How to increase pheomelanin production?

How to increase pheomelanin production?

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How can you increase the pheomelanin production in your body, while decreasing the eumelanin production? In other words, shifting the balance towards pheomelanin.

From what I see, sulfur and cysteine can help with this. MSM and glutathione caps can be a good way to do this, since these are used for skin lightening.

But is there another way? Something more scientific? Like deactivating the MC1R? Is that even possible?

Thank you!

Since Eumelanin is the protective form of melanin and there is some research available that Pheomelanin contributes to the generation of reactive oxygen species which are harmful to the cell (see reference 1, which contains a lot of further references on this topic), I don't see any reason to do so, but ok. Additionally removing Eumelanin from your skin will lead to a higher risk for skin cancers as Melanoma. Let's think through this:

If we look at the biosynthesis pathway of the Melanins, they both start with the same two reactions (see the figure from here):

The routs parts at the DOPAquinone, which in the presence of Gluthathione or Cysteine goes into the pheomelanin direction. The concentration of Cysteine available to the cell needs to be higher than 0,76 µM (see references 2 and 3 for details), otherwise the reaction goes exclusively into the Eumelanin direction.

There are some skin whitening (or better lightening) products available which contain L-Cysteine or GSH. This will work to some extend, but once the level drops enough, the ratio will shift back to the more natural ratio between Eumelanin and Pheomelanin. There is also no data available on the risks of doing this, so I would strongly advocate against it. See the review in reference 4 for details and additional references on this topic.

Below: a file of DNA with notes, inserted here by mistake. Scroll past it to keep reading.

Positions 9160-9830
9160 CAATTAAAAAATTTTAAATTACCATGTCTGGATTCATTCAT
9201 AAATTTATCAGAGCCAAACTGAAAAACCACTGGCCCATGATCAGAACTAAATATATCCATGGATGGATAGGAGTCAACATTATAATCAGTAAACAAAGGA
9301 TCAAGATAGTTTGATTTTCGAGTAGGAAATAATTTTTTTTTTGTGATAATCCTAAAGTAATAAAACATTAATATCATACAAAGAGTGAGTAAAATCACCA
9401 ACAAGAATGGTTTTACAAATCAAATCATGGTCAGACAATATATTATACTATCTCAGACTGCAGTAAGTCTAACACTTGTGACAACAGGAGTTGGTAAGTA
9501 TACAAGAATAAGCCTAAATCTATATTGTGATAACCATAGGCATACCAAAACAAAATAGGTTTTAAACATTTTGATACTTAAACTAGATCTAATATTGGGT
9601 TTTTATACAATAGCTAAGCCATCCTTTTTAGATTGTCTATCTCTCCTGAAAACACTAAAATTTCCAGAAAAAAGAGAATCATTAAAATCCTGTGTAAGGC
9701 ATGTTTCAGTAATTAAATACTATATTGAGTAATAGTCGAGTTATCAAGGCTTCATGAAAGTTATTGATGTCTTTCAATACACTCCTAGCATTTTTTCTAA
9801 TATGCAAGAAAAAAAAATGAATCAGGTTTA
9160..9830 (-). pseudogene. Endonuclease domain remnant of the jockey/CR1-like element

If you now think, ok, taking some pills is enough, I would call this a false hope, since this process is highly regulated. This happens on one part through external signaling through the MC1R receptor (which as you already mentioned is of importance here) and also through the availability of key enzymes in the process as well as stability of them and their regulation.

Signaling through the MC1R receptor is highly important for pigmentation and also the amount of enzymes available (the transcription factor MITF is regulated by it). If the signaling is strong, the cysteine storage is soon depleted bringing on the production of Eumelanin. If this signaling is weak this will not happen and the production of pheomelanin is favoured. Mutations in MC1R are the reason for people having red hair and and fair skin. See reference 5 and 6.

Interfering with the signaling cascade which is activated by MC1R is certainly not a good idea either, since this will interfere with other processes in the cell as well. These pathways are also disregulated in cancers, so I would not touch these.

Summarizing I think there will only be a way of influencing this by taking some supplements, but how safe this is, is unknown. All the other possible ways are certainly more dangerous.


  1. How does pheomelanin synthesis contribute to melanomagenesis?: Two distinct mechanisms could explain the carcinogenicity of pheomelanin synthesis.
  2. Rate constants for the first two chemical steps of eumelanogenesis.